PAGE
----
Tutto sommato, il Colloquium di Aosta è stato per l’Italia un palcoscenico meritato. Tuttavia, sebbene questo non fosse uno degli obiettivi della conferenza, le specificità delle pratiche di branding territoriale in Italia (e, dunque, gli insegnamenti tratti) avrebbero potuto emergere più distintamente. Tra le possibili cause, vi è forse ancora l’inerzia per la quale gli scholar italiani continuino a preferire la disseminazione delle loro ricerche attraverso i libri, piuttosto che confrontarsi con riviste accademiche internazionali come invece accade in Nord Europa. D’altro canto, questo rinvia al potenziale inespresso che è possibile rintracciare nelle pratiche degli operatori italiani soprattutto nel turismo e nell’hospitality management. Un potenziale che potrebbe giovare alla messa a fuoco del branding territoriale a livello internazionale. Sono convinto che caratteristiche come il rapporto sui generis tra pubblico e privato e l’assetto politico instabile che ci caratterizza abbiano la possibilità di mettere in crisi molti degli attuali modelli di place branding esistenti. E di contribuire a raffinarli significativamente.

 

– – – –

 

What I understood in my getting around as a conference traveller is that the country that hosts a conference – Italy in this case – gets under the spot. Its landscapes, its food and, above all, its people. Indeed, a remarkable number of participants usually come from the hosting country, since either the ‘word of mouth’ activated by the organisers about the event is particular effective within their closer circles of friends, or travel expenses might be cheaper for ‘natives’ than for foreigners. And yet, it might also be that the conference subject possesses such a significant importance for that specific country in a specific moment that the ‘not to go’ option would simply be unconceivable for any averagely committed scholar. This is the case for place branding: a scientific subject that cannot be missed in the current social and economic situation in Italy.

The “4th International Colloquium on Place Brand Management” organised by TC Melawar (Middlesex University), Charles Dennis (Lincoln Universities) and Chiara Mauri (Università della Valle d’Aosta) sparked the interest of various researchers working on place branding-related areas and was characterised by a good balance of Italian and foreign researchers. Being an Italian researcher working for a Swedish university gave me a ‘hybrid status’, which maybe helped me to make sense of strengths as well as under-represented topics during the two-day conference. At least, this particular ‘status’ boosted my motivation to understand whether or not Italy can provide international scholars with interesting empirical material and/or theoretical ideas about this area of research.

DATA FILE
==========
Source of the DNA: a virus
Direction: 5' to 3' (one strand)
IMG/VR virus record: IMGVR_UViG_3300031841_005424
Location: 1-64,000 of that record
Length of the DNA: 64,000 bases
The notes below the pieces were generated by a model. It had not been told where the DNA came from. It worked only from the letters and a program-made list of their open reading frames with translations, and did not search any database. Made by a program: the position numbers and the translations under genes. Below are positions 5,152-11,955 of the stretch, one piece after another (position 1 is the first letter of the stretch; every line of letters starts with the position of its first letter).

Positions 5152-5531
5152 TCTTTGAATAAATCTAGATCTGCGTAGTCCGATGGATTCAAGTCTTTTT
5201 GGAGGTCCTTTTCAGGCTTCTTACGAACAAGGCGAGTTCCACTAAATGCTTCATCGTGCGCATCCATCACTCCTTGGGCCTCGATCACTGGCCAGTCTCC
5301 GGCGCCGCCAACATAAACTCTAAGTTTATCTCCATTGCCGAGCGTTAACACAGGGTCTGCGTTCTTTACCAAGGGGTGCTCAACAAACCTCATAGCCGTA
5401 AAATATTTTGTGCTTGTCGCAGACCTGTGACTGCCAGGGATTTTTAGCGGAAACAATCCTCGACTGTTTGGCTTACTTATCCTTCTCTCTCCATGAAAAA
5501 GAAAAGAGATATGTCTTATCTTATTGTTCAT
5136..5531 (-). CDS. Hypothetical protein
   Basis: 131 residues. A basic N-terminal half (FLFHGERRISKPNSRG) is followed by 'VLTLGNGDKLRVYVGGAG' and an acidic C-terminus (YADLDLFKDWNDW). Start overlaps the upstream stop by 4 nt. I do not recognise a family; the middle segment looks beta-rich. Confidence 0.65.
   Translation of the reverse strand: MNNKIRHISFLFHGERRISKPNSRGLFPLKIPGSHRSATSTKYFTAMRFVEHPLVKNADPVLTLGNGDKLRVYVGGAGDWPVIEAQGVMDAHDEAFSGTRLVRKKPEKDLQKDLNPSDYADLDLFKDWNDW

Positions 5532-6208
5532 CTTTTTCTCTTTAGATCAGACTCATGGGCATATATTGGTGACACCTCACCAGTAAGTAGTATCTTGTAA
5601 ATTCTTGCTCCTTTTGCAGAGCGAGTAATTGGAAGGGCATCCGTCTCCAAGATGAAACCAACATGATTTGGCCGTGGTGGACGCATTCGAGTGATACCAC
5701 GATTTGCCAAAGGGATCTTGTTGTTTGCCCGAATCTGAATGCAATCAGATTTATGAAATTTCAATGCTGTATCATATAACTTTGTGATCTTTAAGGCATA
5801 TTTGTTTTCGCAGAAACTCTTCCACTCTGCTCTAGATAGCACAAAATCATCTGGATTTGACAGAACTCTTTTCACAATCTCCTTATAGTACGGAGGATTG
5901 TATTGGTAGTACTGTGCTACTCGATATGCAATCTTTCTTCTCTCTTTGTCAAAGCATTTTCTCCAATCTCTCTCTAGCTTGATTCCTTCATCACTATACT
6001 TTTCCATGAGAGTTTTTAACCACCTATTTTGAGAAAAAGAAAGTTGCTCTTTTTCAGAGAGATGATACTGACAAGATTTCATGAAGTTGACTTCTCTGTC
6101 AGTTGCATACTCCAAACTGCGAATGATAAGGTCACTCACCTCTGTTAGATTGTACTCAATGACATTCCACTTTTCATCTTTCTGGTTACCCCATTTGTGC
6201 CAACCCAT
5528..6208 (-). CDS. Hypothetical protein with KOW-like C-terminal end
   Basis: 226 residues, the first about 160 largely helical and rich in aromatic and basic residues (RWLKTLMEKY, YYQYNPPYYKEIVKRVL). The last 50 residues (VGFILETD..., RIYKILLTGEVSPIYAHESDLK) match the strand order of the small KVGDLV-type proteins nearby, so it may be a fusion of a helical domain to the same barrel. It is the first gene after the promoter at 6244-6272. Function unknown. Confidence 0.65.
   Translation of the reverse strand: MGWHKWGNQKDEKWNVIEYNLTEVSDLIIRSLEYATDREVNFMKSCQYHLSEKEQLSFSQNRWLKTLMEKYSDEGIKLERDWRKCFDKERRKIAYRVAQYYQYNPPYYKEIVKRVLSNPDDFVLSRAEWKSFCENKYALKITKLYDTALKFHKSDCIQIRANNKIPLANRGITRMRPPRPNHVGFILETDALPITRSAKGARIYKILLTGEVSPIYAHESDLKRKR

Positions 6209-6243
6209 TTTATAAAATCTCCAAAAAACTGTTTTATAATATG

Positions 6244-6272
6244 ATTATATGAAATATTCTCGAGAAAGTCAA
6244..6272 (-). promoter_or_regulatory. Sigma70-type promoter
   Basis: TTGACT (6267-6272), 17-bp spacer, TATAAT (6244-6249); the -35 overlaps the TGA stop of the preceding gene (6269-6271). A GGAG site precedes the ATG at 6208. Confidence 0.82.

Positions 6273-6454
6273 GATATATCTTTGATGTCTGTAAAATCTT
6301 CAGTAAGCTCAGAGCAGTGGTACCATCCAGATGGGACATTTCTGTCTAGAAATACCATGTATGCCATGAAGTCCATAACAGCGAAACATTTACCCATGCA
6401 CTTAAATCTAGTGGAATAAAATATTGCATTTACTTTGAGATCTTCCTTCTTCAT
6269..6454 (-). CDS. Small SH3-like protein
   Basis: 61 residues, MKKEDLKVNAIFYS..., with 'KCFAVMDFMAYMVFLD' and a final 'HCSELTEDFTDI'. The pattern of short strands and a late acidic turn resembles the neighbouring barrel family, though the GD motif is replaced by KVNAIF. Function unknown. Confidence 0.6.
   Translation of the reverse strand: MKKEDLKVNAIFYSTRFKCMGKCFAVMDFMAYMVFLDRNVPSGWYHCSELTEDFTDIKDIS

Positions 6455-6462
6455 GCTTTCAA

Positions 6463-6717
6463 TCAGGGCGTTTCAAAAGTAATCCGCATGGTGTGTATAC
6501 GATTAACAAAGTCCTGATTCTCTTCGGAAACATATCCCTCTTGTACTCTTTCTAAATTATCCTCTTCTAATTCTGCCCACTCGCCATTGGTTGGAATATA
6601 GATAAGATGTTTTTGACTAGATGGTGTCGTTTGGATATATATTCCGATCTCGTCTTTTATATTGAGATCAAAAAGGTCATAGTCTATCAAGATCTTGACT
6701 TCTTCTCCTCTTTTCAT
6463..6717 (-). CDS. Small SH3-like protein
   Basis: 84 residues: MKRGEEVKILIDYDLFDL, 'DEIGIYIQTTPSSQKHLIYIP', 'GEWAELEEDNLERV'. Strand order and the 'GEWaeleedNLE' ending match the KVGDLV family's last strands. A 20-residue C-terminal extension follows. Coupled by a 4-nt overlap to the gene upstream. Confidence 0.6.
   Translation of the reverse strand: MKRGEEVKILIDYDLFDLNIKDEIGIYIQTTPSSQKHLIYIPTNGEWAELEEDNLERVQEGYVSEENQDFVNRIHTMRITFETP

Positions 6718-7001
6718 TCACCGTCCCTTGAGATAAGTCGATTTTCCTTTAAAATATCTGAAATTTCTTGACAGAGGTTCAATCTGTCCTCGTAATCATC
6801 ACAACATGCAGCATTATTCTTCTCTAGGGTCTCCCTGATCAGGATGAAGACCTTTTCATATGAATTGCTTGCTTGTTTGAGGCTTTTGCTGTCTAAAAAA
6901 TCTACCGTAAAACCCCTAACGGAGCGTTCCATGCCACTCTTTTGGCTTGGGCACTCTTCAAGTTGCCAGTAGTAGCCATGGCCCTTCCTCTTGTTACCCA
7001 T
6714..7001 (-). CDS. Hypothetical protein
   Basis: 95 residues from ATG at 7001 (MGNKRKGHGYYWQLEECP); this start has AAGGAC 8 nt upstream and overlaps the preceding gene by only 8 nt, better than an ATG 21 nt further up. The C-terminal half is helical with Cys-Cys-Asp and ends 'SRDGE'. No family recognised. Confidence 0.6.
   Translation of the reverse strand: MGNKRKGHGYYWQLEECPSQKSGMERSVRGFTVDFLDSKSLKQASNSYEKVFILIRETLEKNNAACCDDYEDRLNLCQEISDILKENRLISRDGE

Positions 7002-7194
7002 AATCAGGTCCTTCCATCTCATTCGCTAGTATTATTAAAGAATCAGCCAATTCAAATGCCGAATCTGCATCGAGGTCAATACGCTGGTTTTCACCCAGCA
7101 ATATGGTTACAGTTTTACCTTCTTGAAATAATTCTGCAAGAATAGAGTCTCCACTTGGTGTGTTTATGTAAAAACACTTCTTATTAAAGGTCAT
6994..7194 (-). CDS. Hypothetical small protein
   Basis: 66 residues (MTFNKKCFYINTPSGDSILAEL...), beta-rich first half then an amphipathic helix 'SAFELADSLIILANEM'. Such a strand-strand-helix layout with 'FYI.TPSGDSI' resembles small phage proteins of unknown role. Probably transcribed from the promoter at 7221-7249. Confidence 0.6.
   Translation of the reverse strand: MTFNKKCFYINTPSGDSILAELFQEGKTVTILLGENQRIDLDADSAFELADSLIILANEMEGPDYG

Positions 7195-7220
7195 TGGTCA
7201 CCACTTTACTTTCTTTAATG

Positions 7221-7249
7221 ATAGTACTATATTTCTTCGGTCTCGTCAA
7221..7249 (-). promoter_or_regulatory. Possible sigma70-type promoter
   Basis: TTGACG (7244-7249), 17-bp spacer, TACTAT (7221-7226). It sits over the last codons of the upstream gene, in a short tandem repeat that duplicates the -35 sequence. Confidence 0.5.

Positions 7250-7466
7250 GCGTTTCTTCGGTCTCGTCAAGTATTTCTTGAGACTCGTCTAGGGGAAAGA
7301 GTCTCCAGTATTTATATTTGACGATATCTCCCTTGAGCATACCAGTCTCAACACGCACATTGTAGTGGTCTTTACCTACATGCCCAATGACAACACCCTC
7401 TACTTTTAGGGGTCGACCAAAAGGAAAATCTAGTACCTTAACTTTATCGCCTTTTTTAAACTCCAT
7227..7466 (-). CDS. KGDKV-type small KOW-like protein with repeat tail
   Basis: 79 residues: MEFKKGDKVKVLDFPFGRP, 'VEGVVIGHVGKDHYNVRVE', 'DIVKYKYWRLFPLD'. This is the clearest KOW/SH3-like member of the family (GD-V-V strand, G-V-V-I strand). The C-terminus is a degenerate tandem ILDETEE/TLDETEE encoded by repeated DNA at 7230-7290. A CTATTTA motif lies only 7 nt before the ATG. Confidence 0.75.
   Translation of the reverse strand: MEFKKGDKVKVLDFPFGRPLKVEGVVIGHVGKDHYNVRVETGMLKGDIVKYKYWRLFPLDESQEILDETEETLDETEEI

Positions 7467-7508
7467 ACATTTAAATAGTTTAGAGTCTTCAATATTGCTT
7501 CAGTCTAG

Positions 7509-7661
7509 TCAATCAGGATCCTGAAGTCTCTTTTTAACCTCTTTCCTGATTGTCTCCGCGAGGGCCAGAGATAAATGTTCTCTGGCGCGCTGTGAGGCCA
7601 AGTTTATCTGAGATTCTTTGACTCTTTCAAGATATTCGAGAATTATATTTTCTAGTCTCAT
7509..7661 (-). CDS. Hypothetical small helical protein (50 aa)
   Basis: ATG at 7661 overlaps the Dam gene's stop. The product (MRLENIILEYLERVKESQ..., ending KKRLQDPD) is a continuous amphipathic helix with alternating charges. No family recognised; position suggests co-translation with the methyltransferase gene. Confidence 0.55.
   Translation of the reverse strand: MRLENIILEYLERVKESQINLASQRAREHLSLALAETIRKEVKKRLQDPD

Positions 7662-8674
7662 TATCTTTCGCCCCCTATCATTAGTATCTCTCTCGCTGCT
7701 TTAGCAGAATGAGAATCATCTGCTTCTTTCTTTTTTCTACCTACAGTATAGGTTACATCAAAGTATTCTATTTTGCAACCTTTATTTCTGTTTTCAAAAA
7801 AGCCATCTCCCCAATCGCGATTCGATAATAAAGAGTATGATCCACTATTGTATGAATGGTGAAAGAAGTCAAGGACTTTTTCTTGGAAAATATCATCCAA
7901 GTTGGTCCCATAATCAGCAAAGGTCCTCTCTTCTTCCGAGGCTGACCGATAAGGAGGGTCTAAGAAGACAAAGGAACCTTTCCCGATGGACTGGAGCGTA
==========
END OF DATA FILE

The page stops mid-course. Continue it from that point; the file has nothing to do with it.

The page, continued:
What follows is a first attempt to summarize the main themes emerged from the presentations and discussions.

–       The importance on wine and food as cornerstones for reputation improvement and attraction of international tourists. Sure, this was something expected. But every time I realise that Italian wine and cheese are less considered than French equivalent, I think that this theme should score much higher on Italian politicians and place managers’ agenda.

–       The relevance of the network concept for understanding place branding dynamics. Many presentations unravelled the significance of the co-created nature of tourism management practices through network-based methaphors. In particular, attention has been paid to the ‘network contract’, an innovative and flexible legal tool referring back to peculiar connections between private and public stakeholders in the Italian context. Indeed, public bodies do not play a significant role in this private network configurations.